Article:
Health/Wellness

Benefits of Physical Activity for Cancer Patients and Survivors 

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Get Moving!

Other than a nutritious diet and the avoidance of smoking, physical activity is one of the most studied aspects of a healthy lifestyle.  The Dietary Guidelines for Americans, the nation’s go-to resource for nutrition and health, recommends 30 minutes of exercise daily or 150 minutes per week for good overall health.  It is no secret that physical activity can help with weight loss and weight maintenance, but that’s just the beginning! Here are a few ways regular physical activity can improve your body, mind and spirit.

Heart Health

Heart disease is the number one cause of death in America and regular physical activity, from low to high intensity, has been shown to reduce the risk of heart disease. It has also been shown to lower high blood pressure and high cholesterol.  In fact, increasing your exercise is one of the main changes you can make to improve your good (or HDL) cholesterol.  If you already have heart disease, make sure you check with your physician about what forms of exercise would be the best choice for you.

Reduce Cancer Risk

Recent research has concluded that regular, moderate exercise, categorized as just 30 minutes daily, can reduce breast, endometrial and colorectal cancer risk.  Not only that, but regular physical activity can reduce fat stores and obesity, which are linked to 13 (13!!) different types of cancer, including prostate, ovarian and pancreatic cancers. Even cancer patients and survivors can benefit; studies show that physical activity can boost the immune system during and after treatment, which leads to an improved quality of life.

Get Strong Bones (and Joints)

Research has shown that cardio exercise, such as brisk walking, in combination with strength training, can prevent bone loss and reduce the risk of osteoporosis.  Osteoporosis is not just something you need to worry about when you get older. Steps can be taken today to prevent bone loss in the future such as regular physical activity and adequate intake of calcium and vitamin D. Furthermore, low to moderate exercise can help those with arthritis minimize pain thereby improving their quality of life.

Strengthen your Mind

Want to concentrate harder at work and sleep better at night? Exercise! Regular moderate exercise can keep your brain sharp; improving concentration, reasoning skills and overall brain function. What else helps improve brain function? Good sleep.  Physical activity promotes better sleep quality, both of which can help you think and concentrate all throughout the day.  Just like exercising your brain is beneficial for your mind (think: crossword puzzles), exercising your body gives you the same benefit plus some!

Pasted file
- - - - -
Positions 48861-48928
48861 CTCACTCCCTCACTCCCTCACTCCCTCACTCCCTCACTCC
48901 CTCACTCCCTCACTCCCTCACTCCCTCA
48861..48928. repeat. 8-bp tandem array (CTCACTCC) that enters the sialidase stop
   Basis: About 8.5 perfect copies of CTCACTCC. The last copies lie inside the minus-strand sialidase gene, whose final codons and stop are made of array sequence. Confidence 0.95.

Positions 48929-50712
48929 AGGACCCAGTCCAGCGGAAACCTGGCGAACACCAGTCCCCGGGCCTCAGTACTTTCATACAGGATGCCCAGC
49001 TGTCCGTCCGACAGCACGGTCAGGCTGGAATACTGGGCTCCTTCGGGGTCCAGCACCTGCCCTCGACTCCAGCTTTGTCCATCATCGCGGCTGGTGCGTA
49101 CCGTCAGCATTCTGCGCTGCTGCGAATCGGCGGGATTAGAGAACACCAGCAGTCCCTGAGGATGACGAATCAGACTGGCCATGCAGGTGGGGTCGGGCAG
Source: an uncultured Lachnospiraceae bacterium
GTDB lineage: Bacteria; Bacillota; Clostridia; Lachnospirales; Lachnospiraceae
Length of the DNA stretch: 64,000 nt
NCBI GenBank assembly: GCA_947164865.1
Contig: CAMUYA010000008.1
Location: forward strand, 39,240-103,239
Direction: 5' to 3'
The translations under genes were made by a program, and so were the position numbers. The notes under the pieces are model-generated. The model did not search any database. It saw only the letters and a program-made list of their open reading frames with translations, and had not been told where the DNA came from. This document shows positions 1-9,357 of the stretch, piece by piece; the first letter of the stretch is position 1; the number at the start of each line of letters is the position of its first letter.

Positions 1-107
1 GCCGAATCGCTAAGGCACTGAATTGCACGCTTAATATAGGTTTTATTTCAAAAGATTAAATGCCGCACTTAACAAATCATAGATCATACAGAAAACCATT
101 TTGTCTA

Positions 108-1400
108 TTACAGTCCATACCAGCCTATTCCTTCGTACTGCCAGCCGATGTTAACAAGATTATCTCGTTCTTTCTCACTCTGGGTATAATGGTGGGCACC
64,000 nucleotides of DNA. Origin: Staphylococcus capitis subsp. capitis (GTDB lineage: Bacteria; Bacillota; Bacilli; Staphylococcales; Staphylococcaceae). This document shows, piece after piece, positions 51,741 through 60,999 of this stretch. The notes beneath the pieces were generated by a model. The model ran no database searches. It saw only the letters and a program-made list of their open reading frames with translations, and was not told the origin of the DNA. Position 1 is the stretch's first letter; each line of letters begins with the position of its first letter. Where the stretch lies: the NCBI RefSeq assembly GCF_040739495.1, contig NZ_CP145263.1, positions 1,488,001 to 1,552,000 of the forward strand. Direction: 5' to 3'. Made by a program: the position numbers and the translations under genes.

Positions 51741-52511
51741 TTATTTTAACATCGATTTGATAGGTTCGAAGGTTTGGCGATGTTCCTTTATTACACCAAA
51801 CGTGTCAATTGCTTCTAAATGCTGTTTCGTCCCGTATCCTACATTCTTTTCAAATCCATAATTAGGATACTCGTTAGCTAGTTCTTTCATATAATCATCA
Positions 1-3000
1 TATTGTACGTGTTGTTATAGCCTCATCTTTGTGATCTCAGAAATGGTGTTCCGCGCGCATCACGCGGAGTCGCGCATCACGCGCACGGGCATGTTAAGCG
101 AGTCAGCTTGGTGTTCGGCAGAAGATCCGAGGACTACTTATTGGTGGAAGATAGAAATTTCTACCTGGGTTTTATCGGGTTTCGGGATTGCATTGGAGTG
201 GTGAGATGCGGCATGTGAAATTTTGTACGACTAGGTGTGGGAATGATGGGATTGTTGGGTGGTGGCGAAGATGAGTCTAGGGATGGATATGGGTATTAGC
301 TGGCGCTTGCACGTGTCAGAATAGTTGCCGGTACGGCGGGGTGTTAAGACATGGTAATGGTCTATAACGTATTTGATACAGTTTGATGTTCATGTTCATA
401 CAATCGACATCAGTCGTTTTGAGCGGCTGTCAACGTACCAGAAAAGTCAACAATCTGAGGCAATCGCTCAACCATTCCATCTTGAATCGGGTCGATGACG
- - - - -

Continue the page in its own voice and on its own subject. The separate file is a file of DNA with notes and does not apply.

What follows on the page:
…and your Spirit
Exercise can do wonders for your mood and psyche.  When you exercise, your body releases endorphins, which boost your spirits for up 24 hours after exercising. This “runner’s high” promotes happiness and can reduce negative body talk. Research has shown that regular physical activity can also decrease your risk of depression and reduce stress and anxiety.  So not only is exercise essential to a healthy body, it helps promote a healthy and happy spirit as well.

Ready to Get Started?

When you begin a new exercise routine, don’t overdo it.  Aim for 15 minutes daily and then work up from there until you reach the goal of 30 minutes daily. You can even break up the activity into 10-minute increments throughout the day.  In fact, research has shown that breaking it up will burn more calories and boost your energy all day long.  Another rule when starting exercise- have fun!  Make sure you choose an activity you enjoy doing and will continue week in and week out.

So now you know the benefits of physical activity and how to get started.  What about fueling for exercise? What you eat before and after an activity is just as important as the exercise itself.  Prior to exercise, choose a light snack that is high in carbohydrates for energy with some protein to prevent hunger.   Here are some ideas: • Peanut butter and a half of a banana • Berries with a handful of nuts • Avocado toast • Fruit smoothie

This smoothie recipe from our cookbook, The Meals to Heal Cookbook, would be an ideal choice for a pre-exercise snack.  The blueberries, banana and almond milk provide healthy carbohydrates for energy while the peanut butter provides protein to keep you full and promote muscle healing.  Feel free to add the protein powder if you are drinking it as a meal replacement.